A cable modem has two connections: one to the cable wall outlet and the other to a PC or to a set-top box for a TV set. Although a cable modem does modulation between analog and digital signals, it is a much more complex device than a telephone modem. It can be an external device or it can be integrated within a computer or set-top box. Typically, the cable modem attaches to a standard 10/100 Ethernet card in the computer (They also adapt to 10 BaseT).
All of the cable modems attached to a cable TV company coaxial cable line communicate with a Cable Modem Termination System (CMTS) at the local cable TV company office. All cable modems can receive from and send signals only to the CMTS, but not to other cable modems on the line.
The actual bandwidth for Internet service over a cable TV line is up to 27 Mbps on the download path to the subscriber with about 2.5 Mbps of bandwidth for interactive responses in the other direction. However, since the local provider may not be connected to the Internet on a line faster than a T-carrier system at 1.5 Mpbs, a more likely data rate will be close to 1.5 Mpbs.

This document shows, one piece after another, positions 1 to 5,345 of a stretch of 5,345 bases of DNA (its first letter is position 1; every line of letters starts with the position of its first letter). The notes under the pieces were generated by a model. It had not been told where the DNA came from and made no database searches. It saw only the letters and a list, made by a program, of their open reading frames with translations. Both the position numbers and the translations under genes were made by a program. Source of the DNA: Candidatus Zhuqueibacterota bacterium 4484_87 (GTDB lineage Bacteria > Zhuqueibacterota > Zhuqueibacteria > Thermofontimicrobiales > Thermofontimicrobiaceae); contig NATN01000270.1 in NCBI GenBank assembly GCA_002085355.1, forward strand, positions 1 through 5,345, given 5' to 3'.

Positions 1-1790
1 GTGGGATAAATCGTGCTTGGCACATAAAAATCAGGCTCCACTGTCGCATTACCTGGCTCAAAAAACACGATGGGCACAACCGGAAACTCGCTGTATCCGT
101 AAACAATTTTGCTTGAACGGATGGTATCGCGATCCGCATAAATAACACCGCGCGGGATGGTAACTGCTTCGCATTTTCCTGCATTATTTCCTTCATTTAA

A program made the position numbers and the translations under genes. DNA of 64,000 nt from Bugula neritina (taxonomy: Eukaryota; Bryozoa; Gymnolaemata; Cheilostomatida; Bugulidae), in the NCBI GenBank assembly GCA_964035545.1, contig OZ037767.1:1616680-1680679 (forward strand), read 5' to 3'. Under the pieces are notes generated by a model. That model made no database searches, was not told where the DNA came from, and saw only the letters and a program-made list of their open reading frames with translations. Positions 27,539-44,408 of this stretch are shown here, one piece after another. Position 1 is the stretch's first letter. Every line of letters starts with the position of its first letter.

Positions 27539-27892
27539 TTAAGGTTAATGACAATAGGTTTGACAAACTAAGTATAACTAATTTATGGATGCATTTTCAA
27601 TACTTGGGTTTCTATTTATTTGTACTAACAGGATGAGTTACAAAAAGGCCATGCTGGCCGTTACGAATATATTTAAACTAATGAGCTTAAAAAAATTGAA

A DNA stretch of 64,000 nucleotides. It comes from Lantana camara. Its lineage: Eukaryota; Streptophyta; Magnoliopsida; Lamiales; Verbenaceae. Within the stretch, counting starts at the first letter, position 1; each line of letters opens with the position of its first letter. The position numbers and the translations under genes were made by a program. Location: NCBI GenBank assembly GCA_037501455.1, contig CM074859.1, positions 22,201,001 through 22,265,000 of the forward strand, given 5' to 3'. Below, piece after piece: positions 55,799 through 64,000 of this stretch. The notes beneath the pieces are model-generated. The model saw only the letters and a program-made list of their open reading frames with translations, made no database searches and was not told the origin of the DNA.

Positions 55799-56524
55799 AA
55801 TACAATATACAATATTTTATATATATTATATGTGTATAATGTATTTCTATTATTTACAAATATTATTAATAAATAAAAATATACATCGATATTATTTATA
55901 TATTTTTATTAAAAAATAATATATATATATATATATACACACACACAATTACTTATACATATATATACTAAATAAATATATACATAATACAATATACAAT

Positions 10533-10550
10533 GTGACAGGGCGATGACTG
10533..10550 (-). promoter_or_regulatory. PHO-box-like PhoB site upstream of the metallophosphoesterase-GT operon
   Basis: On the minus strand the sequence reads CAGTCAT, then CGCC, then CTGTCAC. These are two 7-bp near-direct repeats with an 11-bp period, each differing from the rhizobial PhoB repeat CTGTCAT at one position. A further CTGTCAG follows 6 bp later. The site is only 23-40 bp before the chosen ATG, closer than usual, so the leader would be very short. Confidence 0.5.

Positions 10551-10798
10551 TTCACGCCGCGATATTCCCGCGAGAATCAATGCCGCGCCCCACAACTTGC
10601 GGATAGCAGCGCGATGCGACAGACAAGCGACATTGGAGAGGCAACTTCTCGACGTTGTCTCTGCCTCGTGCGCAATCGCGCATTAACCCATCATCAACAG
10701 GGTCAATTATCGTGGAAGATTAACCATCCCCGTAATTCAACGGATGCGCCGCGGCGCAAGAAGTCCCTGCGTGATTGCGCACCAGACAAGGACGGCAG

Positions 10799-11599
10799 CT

In addition to the faster data rate, an advantage of cable over telephone Internet access is that it is a continuous connection. Which will be delt with later when the security of the network will be disscussed.
Yes you can use a dial up modem in full fleged networking involving hubs, routers and NIC cards. I'll get into that in the next tut "putting it all togather and making it work". A modem modulates outgoing digital signals from a computer or other digital device to analog signals for a conventional copper twisted pair telephone line and demodulates the incoming analog signal and converts it to a digital signal for the digital device.
The most common standard for modems today is a 56 k connecttion (the actual speed rarely achives this and/or is limited in some countries). Also there is the ISDN modem which can provide a 128k in dual mode or 64k connection. This can be dial up or an always on connection depending on what you want to pay. The advantages to the modem is that you can get internet access in areas that high speed such as cable and DSL aren't availible.